Fall asleep in 5 MINUTES
Tossing and turning come lights out? Try these simple and effective tricks at bedtime
Feeling tired right now? You’re in fine company. Recent research by the Sleep Health Foundation found between 33 and 45 per cent of Aussies have poor sleep patterns. Night after night of sleep deprivation can wreak havoc on our bodies.
‘In addition to the sleep you need every night, lost sleep will accumulate, causing you to need to sleep even more to make up for any hours previously missed,’ says Dr Sujay Kansagra, professor at Duke University’s sleep medicine program.
Try these easy tips to help you fall asleep quickly and soundly for a good night’s rest...
VISUALISE YOUR FAVOURITE PLACE Forget counting backwards from 100, try to picture a place where you feel calm and relaxed – it could be on the beach or out in the countryside. The idea is to distract yourself from any stresses of the day. In an Oxford University study, insomniacs who imagined a relaxing scene fell asleep 20 minutes faster.
INHALE THROUGH YOUR LEFT NOSTRIL The yoga method of breathing through one nostril is well known to be meditative during class – time to bring it into the bedroom.
‘Lie on your left side, resting a finger on your right nostril to close it. Start slow, deep breathing in the left nostril,’ says holistic sleep therapist and author of Sleep Better With Natural Therapies, Peter Smith. Five minutes later, you may well be sound asleep.
CONTROL BINGE TV WATCHING Can’t stop streaming your new favourite series? There’s evidence to show that hour after hour of binge-watching TV can affect sleep. Recent research from the University of Michigan found that higher binge-viewing frequency was associated with a poorer sleep quality, increased fatigue, and more symptoms of insomnia, while regular television viewing was not. Take binge-watching out of the bedroom and stop at least an hour before sleep.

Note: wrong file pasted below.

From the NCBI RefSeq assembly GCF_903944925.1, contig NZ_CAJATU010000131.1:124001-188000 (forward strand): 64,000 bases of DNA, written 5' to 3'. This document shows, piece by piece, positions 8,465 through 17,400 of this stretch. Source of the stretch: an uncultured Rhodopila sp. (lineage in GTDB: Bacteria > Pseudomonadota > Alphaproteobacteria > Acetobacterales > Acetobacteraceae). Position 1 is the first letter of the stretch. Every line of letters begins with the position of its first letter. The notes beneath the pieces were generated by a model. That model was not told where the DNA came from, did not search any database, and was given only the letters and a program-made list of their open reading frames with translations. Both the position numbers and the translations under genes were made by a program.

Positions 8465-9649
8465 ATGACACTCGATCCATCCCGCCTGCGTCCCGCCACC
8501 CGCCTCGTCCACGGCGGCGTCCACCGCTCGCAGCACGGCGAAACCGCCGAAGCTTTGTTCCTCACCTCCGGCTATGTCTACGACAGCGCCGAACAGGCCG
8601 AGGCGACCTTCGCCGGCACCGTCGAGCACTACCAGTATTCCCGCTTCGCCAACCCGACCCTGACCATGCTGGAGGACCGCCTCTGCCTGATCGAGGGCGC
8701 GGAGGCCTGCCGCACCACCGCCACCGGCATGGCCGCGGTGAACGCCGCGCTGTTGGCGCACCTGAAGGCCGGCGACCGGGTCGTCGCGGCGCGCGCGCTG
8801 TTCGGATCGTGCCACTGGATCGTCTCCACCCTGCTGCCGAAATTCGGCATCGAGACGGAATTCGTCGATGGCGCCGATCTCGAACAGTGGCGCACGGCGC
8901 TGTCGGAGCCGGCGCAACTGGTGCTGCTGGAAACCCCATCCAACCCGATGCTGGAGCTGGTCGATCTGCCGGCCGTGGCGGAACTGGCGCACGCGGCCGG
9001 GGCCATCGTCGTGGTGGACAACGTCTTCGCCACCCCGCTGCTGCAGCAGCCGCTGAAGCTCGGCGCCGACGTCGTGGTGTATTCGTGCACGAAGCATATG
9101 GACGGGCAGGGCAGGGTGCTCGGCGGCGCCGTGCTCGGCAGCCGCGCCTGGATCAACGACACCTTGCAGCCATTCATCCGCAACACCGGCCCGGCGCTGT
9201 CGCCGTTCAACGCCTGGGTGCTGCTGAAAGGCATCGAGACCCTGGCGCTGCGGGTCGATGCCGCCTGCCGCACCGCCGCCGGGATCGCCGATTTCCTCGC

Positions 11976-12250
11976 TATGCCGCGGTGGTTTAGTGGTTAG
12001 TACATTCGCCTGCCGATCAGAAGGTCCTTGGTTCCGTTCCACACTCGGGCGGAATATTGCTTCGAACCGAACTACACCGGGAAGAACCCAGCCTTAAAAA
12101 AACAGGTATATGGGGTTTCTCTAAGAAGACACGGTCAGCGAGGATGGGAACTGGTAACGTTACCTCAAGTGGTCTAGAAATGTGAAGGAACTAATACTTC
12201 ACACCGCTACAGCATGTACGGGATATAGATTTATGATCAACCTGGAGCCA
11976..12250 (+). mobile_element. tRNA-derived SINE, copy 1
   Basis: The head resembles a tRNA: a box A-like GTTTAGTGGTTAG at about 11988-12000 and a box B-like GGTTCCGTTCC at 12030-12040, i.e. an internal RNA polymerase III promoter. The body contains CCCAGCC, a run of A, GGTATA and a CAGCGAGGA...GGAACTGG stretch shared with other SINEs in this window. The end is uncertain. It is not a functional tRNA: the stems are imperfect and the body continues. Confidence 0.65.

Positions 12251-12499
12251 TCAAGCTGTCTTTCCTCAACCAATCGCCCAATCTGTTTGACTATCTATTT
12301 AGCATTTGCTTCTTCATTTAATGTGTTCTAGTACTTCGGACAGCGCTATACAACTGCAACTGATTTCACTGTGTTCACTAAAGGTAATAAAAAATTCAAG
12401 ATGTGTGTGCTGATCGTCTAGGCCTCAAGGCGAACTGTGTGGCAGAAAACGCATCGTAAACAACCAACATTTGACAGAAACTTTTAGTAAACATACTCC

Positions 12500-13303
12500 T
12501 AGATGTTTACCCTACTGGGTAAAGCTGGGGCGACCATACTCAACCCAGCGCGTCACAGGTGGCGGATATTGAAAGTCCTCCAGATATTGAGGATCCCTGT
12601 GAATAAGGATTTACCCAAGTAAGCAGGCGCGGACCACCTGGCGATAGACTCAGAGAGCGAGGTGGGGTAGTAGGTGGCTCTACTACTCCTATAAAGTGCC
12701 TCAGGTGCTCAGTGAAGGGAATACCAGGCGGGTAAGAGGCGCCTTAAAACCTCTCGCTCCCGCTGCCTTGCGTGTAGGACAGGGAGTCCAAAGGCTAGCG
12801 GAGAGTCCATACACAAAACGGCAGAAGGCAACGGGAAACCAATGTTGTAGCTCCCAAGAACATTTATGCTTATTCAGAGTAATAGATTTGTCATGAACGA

TAKE TIME TO REFLECT ON YOUR DAY According to Sammy Margo, author of The Good Sleep Guide (thegoodsleepexpert.com), remembering every detail – no matter how mundane – of your day in reverse order clears your mind of worries. ‘Recall conversations, sights and sounds as you go. It helps you to reach a mental state that’s ready for sleep,’ she says.
TRY TO STAY AWAKE It’s the old reverse psychology trick. Research conducted on two groups of insomniacs at the University of Glasgow found that tricking your mind to think the opposite actually helps you to fall asleep.
While one group was left to their own devices, the other was told to stay awake for as long as possible but banned from moving around or watching TV. And, you guessed it, it was the latter that fell asleep the fastest. COOL IT With summer coming, it’s important to be aware of the temperature in your boudoir. A study from the University of South Australia found that the body temperature has a vital role in the onset of sleep.
‘Studies of sleep-onset insomniacs show that they consistently have a warmer core body temperature immediately before initiating sleep, when compared with normal, healthy adults,’ says research fellow Dr Cameron van den Heuvel.
By keeping your bedroom temperature low, at around 18C, you can force your body to do less work cooling down, which will help you fall asleep faster.